VIENNA (Reuters) – Austria’s chancellor is ruling out working with his deputy Heinz-Christian Strache, a coalition source said on Saturday, after footage apparently showed the Freedom Party leader discussing state contracts with a potential Russian backer in return for political support. Austria’s Vice Chancellor and head of Freedom Party Heinz-Christian Strache addresses the media in
VIENNA (Reuters) – Austria’s chancellor is ruling out working with his deputy Heinz-Christian Strache, a coalition source said on Saturday, after footage apparently showed the Freedom Party leader discussing state contracts with a potential Russian backer in return for political support.
Austria’s Vice Chancellor and head of Freedom Party Heinz-Christian Strache addresses the media in Vienna, Austria April 23, 2019. REUTERS/Leonhard Foeger
Chancellor Sebastian Kurz was due to meet Vice Chancellor Strache at 11 a.m. (0900 GMT) after a crisis meeting with senior figures in the government on Friday night, news agency APA said citing sources.
A spokesman for Strache could not be reached by Reuters for comment on the threat to the coalition, which has blown up just a week before Austria votes in elections for the European Parliament.
Kurz, who has distanced himself from the far right to protect his image when lesser scandals have emerged, was due to make a statement later on Saturday. The opposition called for Strache to resign.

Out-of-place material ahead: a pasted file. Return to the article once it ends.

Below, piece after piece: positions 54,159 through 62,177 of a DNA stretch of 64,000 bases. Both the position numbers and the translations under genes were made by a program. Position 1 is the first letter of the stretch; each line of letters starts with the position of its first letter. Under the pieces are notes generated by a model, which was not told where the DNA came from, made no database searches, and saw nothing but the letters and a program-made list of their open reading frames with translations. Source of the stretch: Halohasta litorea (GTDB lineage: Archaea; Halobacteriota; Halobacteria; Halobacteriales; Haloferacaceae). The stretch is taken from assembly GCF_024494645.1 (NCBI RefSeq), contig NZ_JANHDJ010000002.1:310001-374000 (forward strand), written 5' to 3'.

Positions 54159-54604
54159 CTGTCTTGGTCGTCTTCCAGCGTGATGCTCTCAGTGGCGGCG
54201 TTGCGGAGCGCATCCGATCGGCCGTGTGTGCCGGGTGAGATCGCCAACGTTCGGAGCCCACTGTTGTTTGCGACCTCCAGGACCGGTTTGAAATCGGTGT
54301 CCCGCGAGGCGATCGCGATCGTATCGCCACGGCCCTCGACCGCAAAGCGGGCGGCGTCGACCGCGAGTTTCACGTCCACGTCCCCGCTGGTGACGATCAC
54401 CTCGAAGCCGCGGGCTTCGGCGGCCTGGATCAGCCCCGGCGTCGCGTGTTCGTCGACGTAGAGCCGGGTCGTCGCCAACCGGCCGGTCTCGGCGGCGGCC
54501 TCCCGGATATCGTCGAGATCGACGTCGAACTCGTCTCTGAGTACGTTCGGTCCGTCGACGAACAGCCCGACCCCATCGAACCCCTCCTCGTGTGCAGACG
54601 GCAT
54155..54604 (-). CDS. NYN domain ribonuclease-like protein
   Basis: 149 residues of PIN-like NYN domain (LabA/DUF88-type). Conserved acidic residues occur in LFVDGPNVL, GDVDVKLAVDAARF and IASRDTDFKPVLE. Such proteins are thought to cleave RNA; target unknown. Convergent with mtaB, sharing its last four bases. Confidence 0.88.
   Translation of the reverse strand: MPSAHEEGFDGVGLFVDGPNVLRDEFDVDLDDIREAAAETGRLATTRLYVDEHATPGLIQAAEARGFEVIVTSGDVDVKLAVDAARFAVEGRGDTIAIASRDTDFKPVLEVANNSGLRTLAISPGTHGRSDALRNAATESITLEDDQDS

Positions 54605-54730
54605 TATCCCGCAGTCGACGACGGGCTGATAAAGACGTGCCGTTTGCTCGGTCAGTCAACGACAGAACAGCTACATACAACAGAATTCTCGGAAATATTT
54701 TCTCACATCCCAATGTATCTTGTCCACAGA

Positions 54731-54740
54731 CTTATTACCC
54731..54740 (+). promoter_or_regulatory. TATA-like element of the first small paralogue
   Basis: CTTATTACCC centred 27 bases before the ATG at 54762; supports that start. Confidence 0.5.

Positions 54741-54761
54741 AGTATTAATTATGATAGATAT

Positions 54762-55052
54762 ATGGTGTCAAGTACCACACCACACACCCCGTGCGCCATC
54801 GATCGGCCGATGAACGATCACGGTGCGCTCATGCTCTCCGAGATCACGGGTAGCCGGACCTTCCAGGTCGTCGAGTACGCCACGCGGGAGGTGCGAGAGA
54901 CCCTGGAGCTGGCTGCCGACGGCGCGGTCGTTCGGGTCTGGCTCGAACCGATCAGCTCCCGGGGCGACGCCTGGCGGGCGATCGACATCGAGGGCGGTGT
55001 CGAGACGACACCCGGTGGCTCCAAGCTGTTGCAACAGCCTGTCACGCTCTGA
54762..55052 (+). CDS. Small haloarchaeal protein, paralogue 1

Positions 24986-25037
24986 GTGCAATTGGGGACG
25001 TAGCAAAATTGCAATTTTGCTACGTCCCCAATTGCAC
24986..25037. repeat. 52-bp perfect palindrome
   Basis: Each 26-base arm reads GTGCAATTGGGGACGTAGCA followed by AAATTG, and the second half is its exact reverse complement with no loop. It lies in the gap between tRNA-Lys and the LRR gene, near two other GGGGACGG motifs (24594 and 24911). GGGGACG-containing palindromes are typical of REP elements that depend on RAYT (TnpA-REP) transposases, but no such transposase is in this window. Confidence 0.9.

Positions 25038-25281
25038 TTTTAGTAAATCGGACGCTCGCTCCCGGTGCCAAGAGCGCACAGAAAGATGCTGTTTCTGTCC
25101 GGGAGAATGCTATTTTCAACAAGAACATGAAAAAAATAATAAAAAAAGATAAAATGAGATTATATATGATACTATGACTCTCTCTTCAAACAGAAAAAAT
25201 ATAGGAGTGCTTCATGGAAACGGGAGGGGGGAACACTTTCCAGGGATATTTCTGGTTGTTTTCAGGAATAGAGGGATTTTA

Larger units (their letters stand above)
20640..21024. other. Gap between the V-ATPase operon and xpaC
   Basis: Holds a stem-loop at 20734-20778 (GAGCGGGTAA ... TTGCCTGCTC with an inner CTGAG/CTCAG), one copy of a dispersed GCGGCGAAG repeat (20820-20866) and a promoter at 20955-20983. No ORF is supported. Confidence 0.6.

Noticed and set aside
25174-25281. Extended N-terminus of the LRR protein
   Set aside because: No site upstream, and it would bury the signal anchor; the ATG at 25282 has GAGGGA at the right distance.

“This is huge. This has to be the end of Heinz-Christian Strache,” political analyst Thomas Hofer said, adding that even a snap election was possible.
Strache has headed the party since 2005, bringing it back to mainstream electoral success not seen since it was led by the charismatic Joerg Haider. It secured 26 percent of the vote in 2017’s parliamentary election.
The video was reported on Friday by two of neighbouring Germany’s leading media – weekly Der Spiegel and newspaper Sueddeutsche Zeitung – purportedly showing a meeting in Ibiza between Strache, another party official and a woman purporting to be the niece of a Russian oligarch.
Strache did not reply to a request for comment about the video. Reuters was not able to verify the authenticity of the footage independently, and the German newspapers did not say how they obtained it.
The newspaper reports said the video appeared to be a sting operation.
The Freedom Party (FPO) co-chairman, Christian Hafenecker, said on Friday the party’s lawyers were evaluating the material.
Neither Strache nor the FPO ever received or granted any benefits from the persons concerned, Hafenecker said in a statement.
“Since the video was obviously recorded illegally, we are also preparing appropriate legal steps.”
The footage, recorded in July 2017 – months before the election that brought this government to power – showed Strache talking to the woman.
In it, he appeared to offer to direct inflated construction contracts to a company in exchange for support for his party, though he also said he wanted everything to be done legally.
Kurz’s party still leads opinion polls but far short of a majority. The only other party with enough seats for a majority is the Social Democrats, with which Kurz, an immigration hardliner, has difficult relations.
Vienna prosecutors said they would study the reports and decide whether there was sufficient cause to open an investigation, a spokeswoman for the prosecutors said.
“The FPO is finished,” ran the headline in the tabloid Kronen Zeitung, which featured in the video since the woman said the oligarch wanted to buy a stake.
It remains unclear who was behind the recording.
($1 = 0.8957 euros)
Reporting by Kirsti Knoll and Francois Murphy; Editing by Jane Merriman and Alison Williams